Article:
Dogs have two ways to deal with fear: fight or flight. When I first met Kaani, he was leashed—he chose fight because he couldn’t get away. He never hurt me, but wanted me to know he meant business.
Once I got him into a larger area, he chose flight. He would run away and cower in a corner somewhere. His favorite place was his crate—his safe place.
When I opened his crate to take him on potty breaks, he varied between the two. Sometimes, he would squish to the back of the crate, and other times he’d lunge toward the door.
Interestingly, he always let me hold his leash without a problem. I just had to leave the crate door open for 5–10 minutes while I waited for him to come out into the room. I think that once we got outside, I was less terrifying than his surroundings.
How to identify a scared dog
There are a lot of very obvious signs that a dog is uncomfortable—like tail tucking or flat ears and ducking away. But then there are some less obvious signs:
- whale eyes (the whites of their eyes shows)
- stiffened or tense posture
- raised hackles
- large pupils
- exaggerated yawning
Tips for gaining trust
I can’t say this enough—take it slow. Everything needs to be done on the dog’s time. Assume everything is new to the dog. Something so simple, like a large hat, could spook the dog because he wasn’t socialized to it. We’re always eager to show the dog we’re safe, and sometimes the best way to do that is by giving them plenty of space.
Related: How to Muzzle Train Your Dog
Give the dog a safe place
I’m a big fan of crates, especially for nervous dogs (check out my favorite giant breed crate here). Before bringing Kaani home, I put a crate in the corner of our bedroom. This way, he was away from the bed and had his own area.
Then, I put some towels over the crate to block out stimuli so that he could get as relaxed as possible. I left the front of the crate uncovered because I still wanted him to see me at times. I wasn’t in his normal view, but if I walked in or out of the room he could see me, and I wouldn’t surprise him.
After potty breaks, he’d sprint back upstairs and crawl into his crate to relax.
Ignore the dog
This is so, so important. Eye contact can be seen as threatening for any dog, but especially a fearful one. Pretend like he’s not around and let him come to you.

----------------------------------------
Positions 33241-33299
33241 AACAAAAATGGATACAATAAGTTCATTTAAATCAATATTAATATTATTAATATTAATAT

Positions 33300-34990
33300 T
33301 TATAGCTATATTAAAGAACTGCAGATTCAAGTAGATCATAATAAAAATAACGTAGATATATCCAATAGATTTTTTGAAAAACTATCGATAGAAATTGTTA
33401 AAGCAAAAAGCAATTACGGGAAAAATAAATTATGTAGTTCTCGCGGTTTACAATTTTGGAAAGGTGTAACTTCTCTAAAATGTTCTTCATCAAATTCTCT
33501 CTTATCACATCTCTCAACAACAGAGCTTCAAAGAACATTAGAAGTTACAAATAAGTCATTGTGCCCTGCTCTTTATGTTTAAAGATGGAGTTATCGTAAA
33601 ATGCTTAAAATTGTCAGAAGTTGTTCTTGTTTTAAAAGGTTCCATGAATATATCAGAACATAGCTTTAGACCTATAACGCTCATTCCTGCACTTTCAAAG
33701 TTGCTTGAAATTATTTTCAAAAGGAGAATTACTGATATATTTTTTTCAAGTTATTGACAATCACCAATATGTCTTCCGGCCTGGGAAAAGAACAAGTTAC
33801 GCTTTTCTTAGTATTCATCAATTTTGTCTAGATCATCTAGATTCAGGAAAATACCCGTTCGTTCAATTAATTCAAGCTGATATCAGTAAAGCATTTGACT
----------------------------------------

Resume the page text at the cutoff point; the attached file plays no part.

Even when we took potty breaks, I wouldn’t look at or acknowledge Kaani for the first few days. He would occasionally sniff my leg or rub against me, but I let him figure me out on his own.
Remember, the crate is a no touch, no eye contact place for your fearful dog. You don’t want him to feel threatened in any way while he’s crated.
At this point, Kaani doesn’t mind me reaching into his crate when he’s in there (to refill his water bowl or something similar), but he cowers if Nick tries to. So Nick makes sure to give him plenty of space.
Keep things positive
Never, ever punish a dog for growling. Growling is a dog’s warning sign before a more serious warning or potential bite. If you punish growling, the dog will eventually skip that step and go straight to a more severe fear response.
Talk in soft, happy tones—this is typically easier for women than men—and try to keep the environment as relaxed as possible.
Treats, treats, and more treats
To gain Kaani’s trust, I started by casually walking by Kaani’s crate a tossing a few treats in. Every time I was going to be near his crate, he got a treat. Don’t stick your fingers in (especially if you’re worried about a fight fear response). With slow, swift movements, gently toss the treat and keep walking.
After a day, he would come out of his crate to check me out while I was sitting on the bed.
Same thing. Toss treats his way without making eye contact. The next day, he was taking treats from my hand, again without eye contact (I may have lured him with cheesy fries and bacon).
Obviously, I couldn’t make cheesy fries and bacon the main treat I offered Kaani to work on trust. But no regular treat was going to do the trick. He snubbed his nose at every training treat I had in the house.
Dr. Marty Nature’s Blend
Dr. Marty’s Nature’s Blend is technically a balanced meal, but I prefer to use it as a topper or high-value treat. The floofs go absolutely crazy for this freeze-dried raw food! I love that it can go either way, depending on your dog’s needs and your budget.
Quick facts about Nature’s Blend:
- made with 77% raw beef, raw turkey, raw game, and raw organ meats
- free of artificial preservatives and fillers
- supports higher energy levels, easier digestion, joint and coat support, and strong brain health
- contains high levels of EPA/DHA for optimum canine health
Try Nature’s Blend for a pretty great discount here!
Don’t forget gut health
Kaani had a lot of stomach issues when we first got him. There were two nights that he suddenly pooped all over his crate and needed a backyard hose down. Poor guy just started softly whimpering after it happened.
Dr. Marty sent us some ProPower Plus—a blend of 14 different health and digestive ingredients designed to optimize your dog’s body.
This instantly made a difference in his gut health (no more runny poops!), and I’ve started using it for Atka as well—who also has tummy issues sometimes.